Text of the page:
Just like there’s a big difference between a Toyota and a Hyundai, windshield glasses aren’t the same around the world. There are different kinds of glasses that can be used and it’s a good idea to know a little bit about them, not only for when it comes to choosing a new car but also in the case of having a repair or replacement for your windshield.
Totally clueless about the different options available? No worries: this is the blog post for you! That’s why the Low Budget Auto Glass team wrote this blog post, so keep reading!
The Types of Windshield Glass
One type of glass is laminated glass, and the process happens when two glass sheets are placed on different sides of a sheet of polyvinyl butyral. Through heat and pressure, they’re bonded into one piece, and an autoclave heats them as they’re passed through rollers. All three layers are then fused together, making it still see-through while being incredibly strong. The primary benefit is that it won’t shatter during a collision, meaning getting injured by broken glass in the event of an accident is minimized.
Another type of glass that can be used is tempered glass, which is made with the tempering technique. A sheet of glass gets heated up to a certain temperature, and then gets cooled quickly with cold air. This makes the glass to keep expanding and contracting, which allows the outer layer to harden and the inner layer to become induced with tension. Tempered glass is mostly used for rear or side windows and for their replacements. However, if broken, tempered glass can’t be repaired and must be replaced.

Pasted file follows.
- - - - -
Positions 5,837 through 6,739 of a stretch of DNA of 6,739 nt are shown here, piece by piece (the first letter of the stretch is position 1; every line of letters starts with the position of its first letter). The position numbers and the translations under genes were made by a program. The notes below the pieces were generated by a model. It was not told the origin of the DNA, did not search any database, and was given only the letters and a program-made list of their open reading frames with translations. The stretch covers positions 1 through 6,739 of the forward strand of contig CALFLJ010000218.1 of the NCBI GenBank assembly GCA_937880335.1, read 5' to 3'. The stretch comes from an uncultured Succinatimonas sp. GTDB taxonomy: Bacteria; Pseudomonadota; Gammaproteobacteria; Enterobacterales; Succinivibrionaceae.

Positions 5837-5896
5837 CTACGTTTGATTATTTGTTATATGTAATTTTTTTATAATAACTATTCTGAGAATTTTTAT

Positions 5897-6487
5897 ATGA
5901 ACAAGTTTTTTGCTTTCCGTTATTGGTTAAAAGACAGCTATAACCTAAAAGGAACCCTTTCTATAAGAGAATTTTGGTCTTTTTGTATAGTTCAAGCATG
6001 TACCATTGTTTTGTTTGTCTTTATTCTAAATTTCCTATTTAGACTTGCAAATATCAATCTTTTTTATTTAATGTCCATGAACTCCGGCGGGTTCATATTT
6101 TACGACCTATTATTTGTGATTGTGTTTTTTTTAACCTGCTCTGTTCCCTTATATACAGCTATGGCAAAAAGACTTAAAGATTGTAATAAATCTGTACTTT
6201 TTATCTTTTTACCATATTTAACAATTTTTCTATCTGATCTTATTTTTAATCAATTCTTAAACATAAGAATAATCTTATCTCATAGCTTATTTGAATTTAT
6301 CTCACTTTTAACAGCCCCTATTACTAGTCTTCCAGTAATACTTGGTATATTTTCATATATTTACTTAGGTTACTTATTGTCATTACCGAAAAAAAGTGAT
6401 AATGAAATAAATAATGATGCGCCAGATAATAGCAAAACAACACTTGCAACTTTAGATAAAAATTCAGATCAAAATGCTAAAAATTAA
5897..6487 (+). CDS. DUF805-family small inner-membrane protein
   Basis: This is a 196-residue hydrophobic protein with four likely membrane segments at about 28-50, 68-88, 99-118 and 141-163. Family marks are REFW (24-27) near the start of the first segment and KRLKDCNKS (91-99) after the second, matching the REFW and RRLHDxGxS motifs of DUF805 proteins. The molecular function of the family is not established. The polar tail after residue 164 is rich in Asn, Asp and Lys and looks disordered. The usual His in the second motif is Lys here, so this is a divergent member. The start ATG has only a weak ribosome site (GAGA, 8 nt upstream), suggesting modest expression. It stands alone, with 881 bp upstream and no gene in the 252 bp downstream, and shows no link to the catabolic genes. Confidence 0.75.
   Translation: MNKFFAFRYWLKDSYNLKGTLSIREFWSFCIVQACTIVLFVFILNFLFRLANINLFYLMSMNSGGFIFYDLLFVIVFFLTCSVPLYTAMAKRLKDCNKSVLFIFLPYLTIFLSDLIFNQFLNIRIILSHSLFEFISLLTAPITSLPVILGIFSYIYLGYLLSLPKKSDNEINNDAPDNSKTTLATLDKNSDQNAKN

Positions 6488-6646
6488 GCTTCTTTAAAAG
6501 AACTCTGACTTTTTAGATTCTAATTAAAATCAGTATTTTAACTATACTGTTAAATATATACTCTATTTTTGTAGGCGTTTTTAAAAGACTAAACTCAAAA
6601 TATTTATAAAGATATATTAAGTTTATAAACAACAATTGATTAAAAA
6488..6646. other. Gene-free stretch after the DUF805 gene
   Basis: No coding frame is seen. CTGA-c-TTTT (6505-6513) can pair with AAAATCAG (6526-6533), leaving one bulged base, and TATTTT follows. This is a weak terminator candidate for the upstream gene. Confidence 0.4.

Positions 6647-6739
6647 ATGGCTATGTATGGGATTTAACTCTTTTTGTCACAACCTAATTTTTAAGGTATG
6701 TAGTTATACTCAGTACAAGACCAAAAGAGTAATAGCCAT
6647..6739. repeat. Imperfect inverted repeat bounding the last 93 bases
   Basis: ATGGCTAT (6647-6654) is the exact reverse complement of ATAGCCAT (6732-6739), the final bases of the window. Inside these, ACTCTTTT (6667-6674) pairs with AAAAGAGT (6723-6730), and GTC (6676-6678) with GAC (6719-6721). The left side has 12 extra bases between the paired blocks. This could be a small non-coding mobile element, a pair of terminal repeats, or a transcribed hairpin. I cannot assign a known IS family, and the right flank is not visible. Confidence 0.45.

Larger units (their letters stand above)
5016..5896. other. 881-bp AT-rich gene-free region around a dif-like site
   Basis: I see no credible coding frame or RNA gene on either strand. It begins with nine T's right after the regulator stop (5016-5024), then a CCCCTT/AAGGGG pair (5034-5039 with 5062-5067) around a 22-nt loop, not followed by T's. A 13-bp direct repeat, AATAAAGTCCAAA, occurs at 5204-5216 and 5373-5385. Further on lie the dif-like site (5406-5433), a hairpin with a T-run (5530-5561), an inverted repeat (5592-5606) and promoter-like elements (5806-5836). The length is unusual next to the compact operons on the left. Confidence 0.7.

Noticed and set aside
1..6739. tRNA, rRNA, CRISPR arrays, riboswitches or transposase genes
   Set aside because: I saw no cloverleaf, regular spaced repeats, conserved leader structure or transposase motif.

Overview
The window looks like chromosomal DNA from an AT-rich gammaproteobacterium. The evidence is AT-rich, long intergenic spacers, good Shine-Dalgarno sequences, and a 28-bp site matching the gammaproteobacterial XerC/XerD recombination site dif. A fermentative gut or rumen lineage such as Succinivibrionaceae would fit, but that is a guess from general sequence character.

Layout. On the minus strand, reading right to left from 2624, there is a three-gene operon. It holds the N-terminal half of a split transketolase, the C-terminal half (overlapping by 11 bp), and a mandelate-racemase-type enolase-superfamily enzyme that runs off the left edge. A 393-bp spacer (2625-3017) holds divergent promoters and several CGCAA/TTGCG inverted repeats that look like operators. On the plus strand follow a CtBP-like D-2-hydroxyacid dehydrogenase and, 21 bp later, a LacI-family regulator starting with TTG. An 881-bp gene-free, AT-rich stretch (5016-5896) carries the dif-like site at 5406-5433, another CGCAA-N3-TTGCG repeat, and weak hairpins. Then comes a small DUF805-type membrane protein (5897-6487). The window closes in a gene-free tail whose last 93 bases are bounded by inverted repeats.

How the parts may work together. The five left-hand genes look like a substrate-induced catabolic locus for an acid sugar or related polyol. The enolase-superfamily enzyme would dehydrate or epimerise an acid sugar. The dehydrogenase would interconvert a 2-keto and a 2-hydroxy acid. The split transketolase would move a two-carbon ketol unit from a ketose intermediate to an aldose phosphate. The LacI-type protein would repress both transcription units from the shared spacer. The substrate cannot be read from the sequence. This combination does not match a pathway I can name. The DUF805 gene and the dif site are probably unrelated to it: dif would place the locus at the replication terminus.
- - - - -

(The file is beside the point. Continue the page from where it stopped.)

The glass used for your car can come from different sources: it could be dealer glass, aftermarket glass, or Original Equipment Manufacturer (OEM) glass. Dealer glass (also known as Premium) is bought straight from the auto dealership that was authorized by the vehicle manufacturer. Aftermarket glass is made by companies that contract with car manufacturers. It should be made to exactly the same specifications as OEM or dealer glass and meet NHTSA (National Highway Traffic Safety Administration) and DOT (Department Of Transportation) standards. While less costly, it’s generally the same thickness and should have the same guarantee as OEM or dealer glass. OEM glass is certified to be genuine parts and should be the same as what you first had in your car. Whatever glass you end up using, it should have OEM standards, no matter where it’s sourced from. A good auto dealer will make sure it fits perfectly, keeping your safety paramount.
The Best Repair Services in the Bay Area
If you’re looking for a trusted company, consider using Low Budget Auto Glass. With 15 years of experience in San Jose, CA and the Bay Area, we use state-of-the-art technology and equipment to ensure the highest quality and your safety and peace of mind. Offering free mobile service as well, we guarantee we’ll make you satisfied. Call (408) 573-3617 today for your appointment!
Categories: Windshield Glass